Researchers at the Alfred I. duPont Hospital for Children in Wilmington, Del., have created a medical device called a Wilmington Robotic Exoskeleton (WREX) that a little girl named Emma Lavelle calls her “magic arms.” The device helps the girl overcome the limitations of a congenital disorder called arthrogryposis multiplex congenita (AMC), which causes stiff joints and underdeveloped muscles. The custom-designed exoskeleton helps the child move her arms about more freely. A Dimension 3D printer from Stratasys in Minneapolis provided the 3D-printing technology.
The girl’s family members first encountered the WREX at a conference where the device helped an eight-year-old AMC patient lift his arms and move them in all directions. Researchers at the hospital had worked for years to make the device progressively smaller, serving younger and younger patients. Attached to a wheelchair, the WREX worked for kids as young as six. But at two years old, the girl was too young and, making things worse, small for her age. What she needed was a scaled-down version.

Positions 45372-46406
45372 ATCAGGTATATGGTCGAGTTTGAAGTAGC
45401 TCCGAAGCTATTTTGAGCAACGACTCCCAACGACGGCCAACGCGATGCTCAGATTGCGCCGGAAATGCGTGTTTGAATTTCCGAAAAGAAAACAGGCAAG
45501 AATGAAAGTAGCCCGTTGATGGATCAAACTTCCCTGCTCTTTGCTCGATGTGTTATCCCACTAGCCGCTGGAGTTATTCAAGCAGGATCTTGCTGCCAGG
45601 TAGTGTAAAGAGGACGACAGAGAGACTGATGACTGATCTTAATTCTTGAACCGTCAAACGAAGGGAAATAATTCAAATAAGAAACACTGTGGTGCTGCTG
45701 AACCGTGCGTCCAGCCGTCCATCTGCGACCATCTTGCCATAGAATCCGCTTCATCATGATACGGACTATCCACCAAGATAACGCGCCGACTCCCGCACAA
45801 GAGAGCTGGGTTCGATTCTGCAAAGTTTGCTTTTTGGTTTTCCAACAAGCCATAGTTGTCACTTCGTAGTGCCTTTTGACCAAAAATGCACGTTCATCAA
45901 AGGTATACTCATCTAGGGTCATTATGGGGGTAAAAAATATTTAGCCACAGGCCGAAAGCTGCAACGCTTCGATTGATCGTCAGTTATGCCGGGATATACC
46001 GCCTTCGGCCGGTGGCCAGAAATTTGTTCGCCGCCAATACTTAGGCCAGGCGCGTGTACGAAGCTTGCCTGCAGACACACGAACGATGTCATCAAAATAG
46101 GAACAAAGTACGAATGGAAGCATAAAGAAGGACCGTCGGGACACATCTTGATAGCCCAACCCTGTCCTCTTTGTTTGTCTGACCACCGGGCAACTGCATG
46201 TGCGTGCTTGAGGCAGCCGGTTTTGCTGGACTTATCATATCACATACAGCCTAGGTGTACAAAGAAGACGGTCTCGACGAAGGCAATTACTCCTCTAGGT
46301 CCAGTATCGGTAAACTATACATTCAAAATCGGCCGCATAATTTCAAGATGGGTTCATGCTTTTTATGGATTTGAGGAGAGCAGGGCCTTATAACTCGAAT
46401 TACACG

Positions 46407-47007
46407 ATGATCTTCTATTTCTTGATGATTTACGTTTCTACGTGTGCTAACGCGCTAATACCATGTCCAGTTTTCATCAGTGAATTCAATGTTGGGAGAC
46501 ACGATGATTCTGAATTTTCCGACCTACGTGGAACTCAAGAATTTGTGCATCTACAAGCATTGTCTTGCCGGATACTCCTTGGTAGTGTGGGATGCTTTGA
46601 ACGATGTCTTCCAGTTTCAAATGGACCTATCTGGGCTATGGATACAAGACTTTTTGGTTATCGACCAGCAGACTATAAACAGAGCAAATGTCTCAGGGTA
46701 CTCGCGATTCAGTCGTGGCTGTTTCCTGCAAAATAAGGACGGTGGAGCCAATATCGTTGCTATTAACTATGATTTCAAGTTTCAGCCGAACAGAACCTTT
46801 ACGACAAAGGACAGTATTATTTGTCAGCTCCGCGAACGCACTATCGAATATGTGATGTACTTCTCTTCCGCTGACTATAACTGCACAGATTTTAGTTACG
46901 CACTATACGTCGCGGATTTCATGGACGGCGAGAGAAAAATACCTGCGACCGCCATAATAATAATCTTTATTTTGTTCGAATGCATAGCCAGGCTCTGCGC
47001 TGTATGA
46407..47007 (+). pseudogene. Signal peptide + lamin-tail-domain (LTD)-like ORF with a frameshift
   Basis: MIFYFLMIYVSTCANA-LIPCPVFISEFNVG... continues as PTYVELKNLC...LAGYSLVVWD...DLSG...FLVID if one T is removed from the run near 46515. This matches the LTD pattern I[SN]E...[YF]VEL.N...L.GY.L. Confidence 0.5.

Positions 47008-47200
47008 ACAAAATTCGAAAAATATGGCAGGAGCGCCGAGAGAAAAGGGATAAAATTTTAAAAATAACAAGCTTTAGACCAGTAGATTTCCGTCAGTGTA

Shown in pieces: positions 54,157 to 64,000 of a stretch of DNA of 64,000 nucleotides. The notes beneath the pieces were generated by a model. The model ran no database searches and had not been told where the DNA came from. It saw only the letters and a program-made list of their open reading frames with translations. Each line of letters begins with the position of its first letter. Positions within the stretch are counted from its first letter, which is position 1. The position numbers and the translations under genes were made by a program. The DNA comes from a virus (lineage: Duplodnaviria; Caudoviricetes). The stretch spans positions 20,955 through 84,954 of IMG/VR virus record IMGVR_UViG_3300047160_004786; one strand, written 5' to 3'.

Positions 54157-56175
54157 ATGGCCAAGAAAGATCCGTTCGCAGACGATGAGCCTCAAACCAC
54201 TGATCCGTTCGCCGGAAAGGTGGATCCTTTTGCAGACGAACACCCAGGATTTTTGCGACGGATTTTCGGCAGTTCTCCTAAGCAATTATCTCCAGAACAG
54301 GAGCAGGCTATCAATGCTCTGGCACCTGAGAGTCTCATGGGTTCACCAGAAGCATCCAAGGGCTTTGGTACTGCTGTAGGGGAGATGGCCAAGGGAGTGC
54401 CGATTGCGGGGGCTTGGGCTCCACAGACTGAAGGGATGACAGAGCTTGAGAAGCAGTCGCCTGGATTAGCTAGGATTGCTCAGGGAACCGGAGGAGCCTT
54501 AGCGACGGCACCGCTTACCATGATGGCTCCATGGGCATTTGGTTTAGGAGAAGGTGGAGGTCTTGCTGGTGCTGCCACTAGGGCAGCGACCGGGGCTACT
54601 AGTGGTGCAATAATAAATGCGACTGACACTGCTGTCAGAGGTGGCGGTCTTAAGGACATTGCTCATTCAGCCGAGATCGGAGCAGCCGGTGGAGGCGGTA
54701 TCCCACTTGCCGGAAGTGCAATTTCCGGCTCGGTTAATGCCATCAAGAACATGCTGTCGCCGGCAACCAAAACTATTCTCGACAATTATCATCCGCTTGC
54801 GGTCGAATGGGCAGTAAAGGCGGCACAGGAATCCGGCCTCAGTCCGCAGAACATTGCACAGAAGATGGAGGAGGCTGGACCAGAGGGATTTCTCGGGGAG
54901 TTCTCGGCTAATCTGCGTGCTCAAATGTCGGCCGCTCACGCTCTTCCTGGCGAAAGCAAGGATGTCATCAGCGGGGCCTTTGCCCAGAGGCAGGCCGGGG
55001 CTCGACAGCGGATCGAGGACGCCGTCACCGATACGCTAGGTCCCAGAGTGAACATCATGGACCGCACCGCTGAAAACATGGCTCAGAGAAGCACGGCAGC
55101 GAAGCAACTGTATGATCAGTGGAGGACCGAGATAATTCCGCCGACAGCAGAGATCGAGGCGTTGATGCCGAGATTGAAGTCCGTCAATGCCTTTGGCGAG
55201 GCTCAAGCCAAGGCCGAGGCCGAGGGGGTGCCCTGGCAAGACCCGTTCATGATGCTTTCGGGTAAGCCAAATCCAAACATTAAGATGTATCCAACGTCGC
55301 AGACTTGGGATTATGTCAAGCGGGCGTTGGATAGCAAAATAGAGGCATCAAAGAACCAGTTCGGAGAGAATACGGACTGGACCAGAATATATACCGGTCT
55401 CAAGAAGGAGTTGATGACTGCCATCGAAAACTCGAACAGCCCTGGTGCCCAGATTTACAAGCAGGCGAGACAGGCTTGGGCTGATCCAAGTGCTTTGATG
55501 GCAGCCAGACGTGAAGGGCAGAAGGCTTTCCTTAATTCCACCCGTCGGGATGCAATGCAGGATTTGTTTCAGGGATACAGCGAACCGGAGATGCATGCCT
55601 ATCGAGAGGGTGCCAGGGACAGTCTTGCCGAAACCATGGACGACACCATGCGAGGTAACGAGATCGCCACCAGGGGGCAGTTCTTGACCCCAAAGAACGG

Problem was, parts were too small and detailed for the hospital’s shop CNC to fabricate. So the researchers turned to a Stratasys 3D Printer. It can build complex objects from computer designs — like an inkjet printer, but in three dimensions. Researchers 3D-printed a prototype WREX in ABS plastic. The device was light enough that the child could wear it as a little vest.
The 3D-printed WREX turned out to be durable enough for everyday use. The girl wears it at home and preschool as well as during occupational therapy. The design flexibility of 3D printing lets the researchers continually improve on the device, generating ideas in CAD and building them the same day.
Fifteen children now use custom 3D-printed WREX devices. Because prolonged disuse of the arms can affect children’s cognitive and emotional growth, researchers are watching the children closely for the benefits of earlier arm use.